“He forgave us all our sins, having canceled the written code, with its regulations, that was against us and that stood opposed to us; he took it away, nailing it to the cross. And having disarmed the powers and authorities, he made a public spectacle of them, triumphing over them by the cross.”
One of the cool things about being a theological student is that you get to think about how the bible applies to everyday life. And one of the recent things that I’ve had to grapple with was how the teaching of Christ’s death on the cross should affect our understanding of demons. If you’re a westerner, your skeptical cap might have come on when you read demons and Christ in the same sentence; maybe not. If you’ve read the story of Jesus in the four Gospels, you might have a room reserved to think of Christ, the cross, demons and demon activity but still doubt whether we can call it an everyday-life issue.
Nevertheless, the issue of demons and demon activity is an everyday-issue in the worldview of most Africans. “The recurring problem for most African people who turn to Christ more than anything else arises from the belief that ‘supernatural powers’ inhibit or enhance human life” (Gatumu 2008: 16). This worldview is embedded in us who grow up with the reality of demon activity. But this does not mean that the worldview is correct or even parallel to the biblical teaching about demons. And obviously, for Christians, we need to have our worldview reconstructed by the Scriptures. We need to be liberated by the overwhelming victory of Christ from the fear of demons. And for Christians in Africa like me, the Bible’s message of Christ and his victory over demons bears this liberating news.
But before we look at how the bible addressed the issue, I’d like to mention one of the things that I found helpful to reiterate my previous point. In chapter two of his book The Pauline concept of Supernatural powers, wa Gatumu (2008:25-59) helpfully outlines the historical clash between the Western and African worldview. The pendulum swings to opposite extremes. While the Western worldview has generally tried to reason away any existence of real demons, the African worldview has had extreme emphasis and obsession on not only the existence but also the activity of demons in everyday life. This was not new insight for me; however, wa Gatumu makes a helpful conclusion by pointing out the fact that none of these worldviews are biblical. And because they are based on cultural experiences and biases rather than on the Scriptures, they can be imprisoning because of their lack of a God-perspective on the issue. Cultural experiences are limited especially with regard to the supernatural. Therefore we need a biblical worldview that is presented by God in the Scriptures. So, having established this point then, we can ask ourselves a question: what do the Scriptures say about demons?
Of all the passages in the bible, Colossians 2: 13-15 has been paramount. It locates the victory of Christ in the event of the Cross. Christ’s death on the Cross achieved something for Christians. It redressed the Sin of human beings and reconciled them to God by liberating them from the bondage of Satan and demons (Colossians 1:13). We often think of demon activity is a vacuum of spooky things. But the Bible addresses the issue of demon activity in relation to evil, sin, and death. And Colossians is a key place to see that the victory of Christ over demons has to do with people’s eternal destinies.
As John Stott also observes in his book The Cross of Christ, “Paul here brings together two different aspects of the saving work of Christ’s cross, namely forgiveness of our sins and the cosmic overthrow of the principalities and power” (2006: 271). Even though it is not clear whether God triumphed over the Spiritual powers by him (Jesus) or by the Cross (see the different interpretations in the ESV and the NIV), what is clear is that the life of Jesus that was given over to death is what achieved the believers’ victory over evil. So the conquest over evil must not be thought of in a vacuum, but Colossians pushes us to see the victory of Christ over evil in relation to sin and forgiveness. The power that demons have in the lives of believers is to lead them to sin. But the supremacy of Christ is such that, although he was himself God, he had to give himself over to save humanity from its bondage to sin and its power.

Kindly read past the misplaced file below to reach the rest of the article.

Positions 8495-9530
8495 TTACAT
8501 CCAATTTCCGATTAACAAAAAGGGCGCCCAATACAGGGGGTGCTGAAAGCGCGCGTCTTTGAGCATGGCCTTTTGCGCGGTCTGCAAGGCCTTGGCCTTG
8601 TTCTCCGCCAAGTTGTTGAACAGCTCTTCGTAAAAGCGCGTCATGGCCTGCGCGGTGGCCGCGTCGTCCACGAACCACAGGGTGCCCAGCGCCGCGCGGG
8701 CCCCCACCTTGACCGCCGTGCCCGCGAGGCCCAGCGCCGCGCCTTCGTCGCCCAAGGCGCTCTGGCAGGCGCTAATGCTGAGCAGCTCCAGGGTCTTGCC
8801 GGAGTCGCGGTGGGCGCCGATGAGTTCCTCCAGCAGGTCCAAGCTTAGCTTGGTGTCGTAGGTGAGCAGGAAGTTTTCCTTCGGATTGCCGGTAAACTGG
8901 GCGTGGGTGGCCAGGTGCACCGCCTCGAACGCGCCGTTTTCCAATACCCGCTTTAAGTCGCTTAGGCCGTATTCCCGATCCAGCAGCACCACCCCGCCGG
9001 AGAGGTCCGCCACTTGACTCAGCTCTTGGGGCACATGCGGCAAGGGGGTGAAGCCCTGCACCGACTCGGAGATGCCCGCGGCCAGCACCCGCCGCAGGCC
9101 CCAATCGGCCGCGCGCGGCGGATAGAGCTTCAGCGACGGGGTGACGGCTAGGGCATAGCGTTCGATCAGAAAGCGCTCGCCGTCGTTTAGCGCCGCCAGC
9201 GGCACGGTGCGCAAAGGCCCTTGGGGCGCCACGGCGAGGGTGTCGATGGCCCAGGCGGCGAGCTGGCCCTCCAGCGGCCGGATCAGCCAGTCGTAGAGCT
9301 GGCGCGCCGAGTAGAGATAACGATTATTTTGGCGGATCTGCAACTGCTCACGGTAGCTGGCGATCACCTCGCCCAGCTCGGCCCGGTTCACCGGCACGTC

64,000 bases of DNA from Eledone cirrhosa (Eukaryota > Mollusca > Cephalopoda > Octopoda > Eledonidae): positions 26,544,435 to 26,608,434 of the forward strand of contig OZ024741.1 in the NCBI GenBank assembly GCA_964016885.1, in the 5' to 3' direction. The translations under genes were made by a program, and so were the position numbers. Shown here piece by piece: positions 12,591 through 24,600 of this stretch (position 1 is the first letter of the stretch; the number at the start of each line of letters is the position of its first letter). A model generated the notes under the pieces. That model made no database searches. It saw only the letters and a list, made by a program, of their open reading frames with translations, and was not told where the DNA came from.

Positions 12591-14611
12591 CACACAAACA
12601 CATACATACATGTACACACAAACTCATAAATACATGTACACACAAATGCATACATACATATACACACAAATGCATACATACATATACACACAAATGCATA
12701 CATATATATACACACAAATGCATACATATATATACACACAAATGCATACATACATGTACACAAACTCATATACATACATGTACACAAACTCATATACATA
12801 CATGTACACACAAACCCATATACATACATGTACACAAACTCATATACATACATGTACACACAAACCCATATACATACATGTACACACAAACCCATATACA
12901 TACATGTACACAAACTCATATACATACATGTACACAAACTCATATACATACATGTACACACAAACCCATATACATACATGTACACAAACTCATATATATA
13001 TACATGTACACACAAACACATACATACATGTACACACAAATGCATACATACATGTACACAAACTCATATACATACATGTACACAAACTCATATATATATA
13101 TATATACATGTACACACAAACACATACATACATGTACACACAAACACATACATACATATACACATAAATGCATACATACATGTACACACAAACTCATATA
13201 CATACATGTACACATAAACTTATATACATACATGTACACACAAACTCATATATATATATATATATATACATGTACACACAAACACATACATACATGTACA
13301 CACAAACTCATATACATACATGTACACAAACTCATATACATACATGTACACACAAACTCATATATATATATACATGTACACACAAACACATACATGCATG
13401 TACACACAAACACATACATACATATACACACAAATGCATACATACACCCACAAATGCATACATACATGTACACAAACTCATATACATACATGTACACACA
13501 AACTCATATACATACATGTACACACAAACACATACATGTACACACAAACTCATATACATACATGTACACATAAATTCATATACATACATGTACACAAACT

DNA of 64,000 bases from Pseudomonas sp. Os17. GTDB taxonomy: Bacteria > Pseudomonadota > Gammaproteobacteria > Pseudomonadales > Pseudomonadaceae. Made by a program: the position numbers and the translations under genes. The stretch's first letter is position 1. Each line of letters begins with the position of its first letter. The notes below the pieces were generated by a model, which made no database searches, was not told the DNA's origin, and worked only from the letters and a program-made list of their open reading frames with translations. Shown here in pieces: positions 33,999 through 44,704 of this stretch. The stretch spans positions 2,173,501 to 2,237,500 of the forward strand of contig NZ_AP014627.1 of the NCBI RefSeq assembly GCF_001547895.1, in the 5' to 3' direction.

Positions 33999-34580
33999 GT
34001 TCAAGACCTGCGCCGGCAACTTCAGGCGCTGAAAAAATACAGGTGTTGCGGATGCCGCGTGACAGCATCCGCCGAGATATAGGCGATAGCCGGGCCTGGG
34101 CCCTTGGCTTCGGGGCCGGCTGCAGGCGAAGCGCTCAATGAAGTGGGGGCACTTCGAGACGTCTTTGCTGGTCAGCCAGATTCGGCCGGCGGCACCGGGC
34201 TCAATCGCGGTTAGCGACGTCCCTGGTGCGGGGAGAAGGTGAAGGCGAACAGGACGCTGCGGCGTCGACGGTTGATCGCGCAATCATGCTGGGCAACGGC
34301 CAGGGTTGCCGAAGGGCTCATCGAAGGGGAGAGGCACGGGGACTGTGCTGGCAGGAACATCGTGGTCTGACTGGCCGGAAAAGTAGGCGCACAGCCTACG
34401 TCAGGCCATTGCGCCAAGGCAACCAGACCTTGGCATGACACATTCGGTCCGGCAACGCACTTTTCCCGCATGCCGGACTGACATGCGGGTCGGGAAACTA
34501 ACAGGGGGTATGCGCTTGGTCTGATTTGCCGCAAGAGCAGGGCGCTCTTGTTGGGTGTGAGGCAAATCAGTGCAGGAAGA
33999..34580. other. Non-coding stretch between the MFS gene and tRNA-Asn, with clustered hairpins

This paradigm will help us to engage the fear of demons that imprisons many African Christians. This is because this fear of demons is a stronghold that is home to many African prisoners. And often African Christians are oblivious to the worldview baggage that keeps them in bondage. And the light of the victory of Christ over sin, death and evil is often shut out by this prison-wall. And it is the Bible that will hammer down this wall by a radical change in how we Africans view the world of evil.
Some helpful material on the subject
I realize that I have not dealt with what exactly the African view of demons is, but maybe I’ll post something on it. The following are helpful in outlining the African view of demons:
BANDA, C. 2005. The sufficiency of Christ in Africa: A Christological challenge from African Traditional Religions. Pretoria: UNISA (M.A Dissertation)
FERDINANDO, K. 1999. The triumph of Christ in the African Perspective: A study of demonology and Redemption in the African context. UK: Paternoster
GATUMU, K. wa, 2008. The Pauline Concept of the supernatural powers: A reading from the African worldview. Colorado Springs: Paternoster
NAHKA, V. 2006. Evangelical Christianity and African culture: A critical assessment of the salvific significance of the cross of Christ in Shona culture. Pretoria: UNISA
And the late uncle Stott was also helpful on this topic:
STOTT, J. 2006. The Cross of Christ, 20th Anniversary ed. Nottingham: IVP pp. 264-292